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Musings of a writer - 10/26/22

When most of us think about what we should be doing as a career, our minds go to what can do the most good, what can make the most money, or what we're naturally gifted at doing. I want to find something that most easily brings me into a state of flow. Something that makes the hours pass like minutes and doesn't leave me counting down to Friday afternoon week after week.

There's something magical about that state. The way your brain shuts off while staying so engaged, like you were born to do this one thing and stay here forever.

There's not a lot that pulls me into that state nowadays. I'm constantly fighting with my external draws: needing to get good results, needing to make money, needing to hone my skills. Is this why so many of us choose to opt for the easier state of a non-active mind? Countless hours are logged in front of the TV or computer screen. It can feel like a cheap imitation, but who am I to judge, sitting at my desk trying to find the words that flow from my fingers and onto the electronic page?

There are the people who don't write for the lack of having something to say, then there are the people who have something to say because they write. My brain and body have been pushing me to leap from one lily pad to the next, drifting closer to the shore of creative flow.

When the words don't come, make them. Sit for 30 minutes and don't let a full minute slip by without scratching unas palabras onto the page. Forced to produce, the brain frantically searches for inspiration: frustrations to vent, pleasures to extol, or simple musings to release. There's a crystal clarity that can only be felt when all the words have been dumped, like pushing air out of your lungs after you thought you'd already squeezed out everything you had.

When I search for the meaning in what I do, I'm brought back to voting season. If someone were to ask my why I vote, the answer is obvious. I care about the world around me and the systems in place and I want to have my say. Perhaps even more obvious is that my vote is but a drip in the bucket. It doesn't really matter does it? Yes, everyone has a voice. Yes, everyone should use it. No, it really doesn't make much of a difference. Will anyone care which boxes you filled in?

Spreading ideas online can feel the same. Everyone's got something to say, but who out there wants to hear it? We should have been born with two mouths and one ear instead.

I need to remind myself over and over that it's not the same. I'm not filling out pre-determined boxes on a form. The ideas and thoughts I have to share are unique. There may not be another person in the past, present, or future who thinks the exact things that I do in the exact same way. And that's pretty miraculous. Why not share? See who comes close? Build a community of unique, but adjacent thinkers? Teach someone something they would have never known otherwise?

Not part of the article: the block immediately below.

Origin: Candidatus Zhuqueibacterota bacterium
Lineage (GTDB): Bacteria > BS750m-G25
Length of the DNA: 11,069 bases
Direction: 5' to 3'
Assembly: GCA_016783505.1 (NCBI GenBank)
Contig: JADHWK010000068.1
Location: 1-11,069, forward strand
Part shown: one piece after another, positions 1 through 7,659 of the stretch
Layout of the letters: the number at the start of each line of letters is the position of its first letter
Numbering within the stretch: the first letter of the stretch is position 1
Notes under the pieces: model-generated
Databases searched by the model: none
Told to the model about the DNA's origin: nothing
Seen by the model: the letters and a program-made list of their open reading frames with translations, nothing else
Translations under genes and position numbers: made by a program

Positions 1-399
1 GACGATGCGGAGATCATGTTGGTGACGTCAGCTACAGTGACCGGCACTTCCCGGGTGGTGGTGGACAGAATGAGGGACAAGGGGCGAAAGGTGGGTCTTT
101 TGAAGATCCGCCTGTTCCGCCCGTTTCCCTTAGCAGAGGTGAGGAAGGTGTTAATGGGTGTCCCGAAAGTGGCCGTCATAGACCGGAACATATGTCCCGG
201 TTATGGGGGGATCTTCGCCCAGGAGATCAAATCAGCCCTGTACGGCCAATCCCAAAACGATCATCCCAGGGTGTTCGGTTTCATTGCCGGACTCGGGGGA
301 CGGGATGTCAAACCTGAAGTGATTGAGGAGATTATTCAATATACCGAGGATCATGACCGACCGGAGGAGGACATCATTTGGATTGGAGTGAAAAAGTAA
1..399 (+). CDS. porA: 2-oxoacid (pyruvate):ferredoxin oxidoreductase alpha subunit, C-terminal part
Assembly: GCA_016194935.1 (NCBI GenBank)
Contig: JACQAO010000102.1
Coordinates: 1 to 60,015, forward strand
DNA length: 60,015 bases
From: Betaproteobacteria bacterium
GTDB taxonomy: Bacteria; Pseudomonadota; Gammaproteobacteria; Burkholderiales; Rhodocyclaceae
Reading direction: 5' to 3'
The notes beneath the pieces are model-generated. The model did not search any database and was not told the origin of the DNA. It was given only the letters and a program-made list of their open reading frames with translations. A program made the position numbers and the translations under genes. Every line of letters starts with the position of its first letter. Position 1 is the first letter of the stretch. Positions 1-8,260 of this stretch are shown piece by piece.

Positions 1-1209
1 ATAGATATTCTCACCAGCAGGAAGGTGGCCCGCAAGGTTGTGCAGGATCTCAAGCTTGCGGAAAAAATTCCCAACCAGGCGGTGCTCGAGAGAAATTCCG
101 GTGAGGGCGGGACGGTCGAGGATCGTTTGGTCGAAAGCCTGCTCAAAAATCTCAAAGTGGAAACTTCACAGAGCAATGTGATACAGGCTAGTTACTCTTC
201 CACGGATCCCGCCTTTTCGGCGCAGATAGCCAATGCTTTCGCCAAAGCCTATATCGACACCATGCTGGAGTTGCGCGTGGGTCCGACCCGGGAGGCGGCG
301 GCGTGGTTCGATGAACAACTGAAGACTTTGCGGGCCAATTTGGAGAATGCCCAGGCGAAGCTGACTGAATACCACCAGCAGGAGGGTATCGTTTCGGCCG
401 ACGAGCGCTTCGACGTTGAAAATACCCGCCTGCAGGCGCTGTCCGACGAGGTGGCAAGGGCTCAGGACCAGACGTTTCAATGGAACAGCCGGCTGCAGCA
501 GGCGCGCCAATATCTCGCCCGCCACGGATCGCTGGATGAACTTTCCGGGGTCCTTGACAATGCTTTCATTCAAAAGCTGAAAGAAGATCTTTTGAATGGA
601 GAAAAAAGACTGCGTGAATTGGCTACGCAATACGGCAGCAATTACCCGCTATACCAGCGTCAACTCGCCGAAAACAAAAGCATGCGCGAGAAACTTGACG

There's an interesting imbalance in our tendencies to create and consume. I wonder if the eras of artists and philosophers and writers are behind us. Some days it seems that everyone wants the spotlight, then I look around and see that no one is doing anything besides gobbling up what others have made. Where are these makers?

Effort and friction are enemies of the creative soul. Even allowing our fingertips to float across a keyboard seems too much work, unless we're sending a witty message to a friend or potential lover. There's a comfort in the off-brand flow state that content consumption provides.

Inspiration comes in the strangest of places. Gluing yourself to an office chair and throwing your phone across the room. Looking inside your mind to see what lurks in the folds. Are we afraid of letting it out for fear of judgment? It seems strange to live in a world where we care what others think. How laughably poor our evolution serves us now. So many wirings in our brain that keep us doing this or that to avoid being eaten by saber-tooth trolls on the internet. Are our neanderthal minds not able to parse that we no longer need those fears and judgments? That it's safe to not fit in. There's security in numbers, even if only because there must be others like us out there in the billions of faces.

Reading others' words is an intimate gift. The nature of consciousness is such that one can never be sure of anything at all outside of one's own thoughts. Writing is a small flare in the dark. A cry to say, "I'm here. My thoughts exist and here they are for you to see." Writing, especially for an unknown or possibly non-existent audience amps up the reality. There's seemingly no reason to hide and change and put on the facade that's nearly inevitable when speaking face to face. There's no putting on airs. It's a simple display of being and wanting to be known.

If there's anyone out there, read and know that you're not alone.

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